City Museum was great. We went a few days ago and had a blast. There is so much to do and plenty to see. The fun ranges from slides to caves to a Ferris wheel on the roof. Here are some of the photos we took during our mini staycation.
The Party! August 16, 2012
The party itself was fun. We had food, music, Kinect and good friends. It was a very goofy party with plenty going on.
We used blue, red, green and yellow streamers. We also had a triangle flag banner with the same colors and balloons. The food, especially the cupcakes were an added perk that made decorating simpler. As far as the tables througout the party, I covered them with white linen tablecloths. I definetely kept it simple. I guess, you can think of it as a throwback.
I know it is hard to see in this picture but all the hallways were decorated with these “drum stripe” patterns. The ceiling had a mix of single color and dual color streamers zig-zagging back and forth. There were also a lot of twisted streamers accenting different areas.
They look kind of like this. Sorry about the pictures. I was exhausted after a long day of baking and getting things started (like maranating the chicken and pork for the party). This area had better lighting during the party but not so much for the decorating part the night before. Hence, the photos are a tad dark.
Anyway, the balloons were blown up the day of using some good old lung power. The linens were placed on the tables just before guests arrived along with the cupcakes and other snacks.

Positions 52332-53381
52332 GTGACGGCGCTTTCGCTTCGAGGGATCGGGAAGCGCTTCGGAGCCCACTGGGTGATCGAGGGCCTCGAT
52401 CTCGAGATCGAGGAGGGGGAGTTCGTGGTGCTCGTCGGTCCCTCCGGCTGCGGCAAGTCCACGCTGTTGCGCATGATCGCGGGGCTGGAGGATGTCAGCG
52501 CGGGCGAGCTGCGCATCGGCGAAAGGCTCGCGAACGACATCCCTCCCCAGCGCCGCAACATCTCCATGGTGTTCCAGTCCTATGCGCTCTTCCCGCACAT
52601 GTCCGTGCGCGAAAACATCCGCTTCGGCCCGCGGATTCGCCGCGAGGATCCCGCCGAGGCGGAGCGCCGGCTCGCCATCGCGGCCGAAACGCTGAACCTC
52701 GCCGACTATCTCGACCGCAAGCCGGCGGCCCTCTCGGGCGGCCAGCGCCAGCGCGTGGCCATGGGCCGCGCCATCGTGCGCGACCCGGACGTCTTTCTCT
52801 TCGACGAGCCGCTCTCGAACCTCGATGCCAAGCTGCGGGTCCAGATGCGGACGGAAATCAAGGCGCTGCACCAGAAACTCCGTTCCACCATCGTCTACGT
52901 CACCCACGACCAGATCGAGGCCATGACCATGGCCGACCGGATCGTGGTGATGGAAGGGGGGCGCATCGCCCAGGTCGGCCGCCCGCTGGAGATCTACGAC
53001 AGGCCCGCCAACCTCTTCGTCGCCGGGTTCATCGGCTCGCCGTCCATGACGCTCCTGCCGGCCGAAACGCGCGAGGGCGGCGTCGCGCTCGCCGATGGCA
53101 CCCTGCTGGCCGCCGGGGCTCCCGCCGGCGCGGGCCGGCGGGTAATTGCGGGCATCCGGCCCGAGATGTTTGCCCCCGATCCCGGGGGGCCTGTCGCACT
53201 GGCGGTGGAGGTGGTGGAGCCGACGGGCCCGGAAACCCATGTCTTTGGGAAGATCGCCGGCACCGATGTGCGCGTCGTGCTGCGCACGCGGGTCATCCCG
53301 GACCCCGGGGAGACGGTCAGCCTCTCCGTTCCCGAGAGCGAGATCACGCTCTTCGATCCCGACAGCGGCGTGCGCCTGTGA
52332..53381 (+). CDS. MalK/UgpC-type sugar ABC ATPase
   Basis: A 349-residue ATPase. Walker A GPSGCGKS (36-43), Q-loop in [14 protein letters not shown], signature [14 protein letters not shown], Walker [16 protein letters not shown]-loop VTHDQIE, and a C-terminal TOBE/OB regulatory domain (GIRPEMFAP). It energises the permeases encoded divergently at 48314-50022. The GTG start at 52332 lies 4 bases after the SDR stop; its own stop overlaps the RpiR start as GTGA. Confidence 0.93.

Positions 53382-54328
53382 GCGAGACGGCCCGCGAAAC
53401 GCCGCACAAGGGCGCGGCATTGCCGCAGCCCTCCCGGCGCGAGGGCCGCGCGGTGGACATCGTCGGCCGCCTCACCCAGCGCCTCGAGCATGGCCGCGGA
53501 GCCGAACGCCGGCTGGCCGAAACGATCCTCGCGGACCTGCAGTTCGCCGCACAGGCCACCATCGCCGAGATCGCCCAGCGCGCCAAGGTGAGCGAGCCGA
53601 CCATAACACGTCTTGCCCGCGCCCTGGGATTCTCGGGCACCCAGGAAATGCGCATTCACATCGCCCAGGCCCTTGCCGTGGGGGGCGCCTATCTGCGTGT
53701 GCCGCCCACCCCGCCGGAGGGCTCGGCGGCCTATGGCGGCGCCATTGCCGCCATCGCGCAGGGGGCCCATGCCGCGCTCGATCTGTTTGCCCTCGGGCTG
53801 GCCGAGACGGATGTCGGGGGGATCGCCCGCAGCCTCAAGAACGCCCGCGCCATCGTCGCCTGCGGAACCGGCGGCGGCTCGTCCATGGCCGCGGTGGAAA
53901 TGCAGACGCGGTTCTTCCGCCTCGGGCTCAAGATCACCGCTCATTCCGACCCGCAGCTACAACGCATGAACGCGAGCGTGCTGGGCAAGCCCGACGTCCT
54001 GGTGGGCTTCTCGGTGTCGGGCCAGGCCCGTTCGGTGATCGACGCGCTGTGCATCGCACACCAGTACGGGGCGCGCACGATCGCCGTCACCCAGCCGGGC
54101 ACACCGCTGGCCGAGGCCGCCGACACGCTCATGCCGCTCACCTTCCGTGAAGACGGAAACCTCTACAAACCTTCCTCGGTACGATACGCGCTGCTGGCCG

Everyone had plenty to do during the party. For the kids we had pin the tail (a classic), Frog Hunt (a game I put together myself), chalk drawing on the driveway, bubble blowing in the yard and fishing for prizes.
NOTE:For the fishing game we used a water table my son received as an early birthday gift and filled it with fake fish they could catch with mini fishing poles. Anyone who caught a fish got a big prize like card games and slinkies. Everyone got cookies for participating.
Pin the tail on the donkey is self explanatory and requires no work to put together. All you need to do is tape it where you want it and voila.
For Frog Hunt you need a sandbox, a pail and shovel and some toy frogs. I used some simple plastic jumping frogs. They are the kind you push down with one finger to make them jump.
The game is called Frog Hunt because you don’t tell the kids where you hid the frogs right away. What you do tell them is that they have have to go around to each activity and ask about the frogs. They need to ask if you have seen them or if your activity involves frogs. Seems a little hard but it helps get kids to talk and interact. The person helping with each activity replies that completing the activities will get you a clue.
What I told each person was that they needed to spell S-A-N-D by giving each group a clue. I also told them the kids had to go through the activities as a group the first time around to get the clues in order. Placing them in groups helped tremendously. That way each group gets the clue at the same time and no one gets “lost.”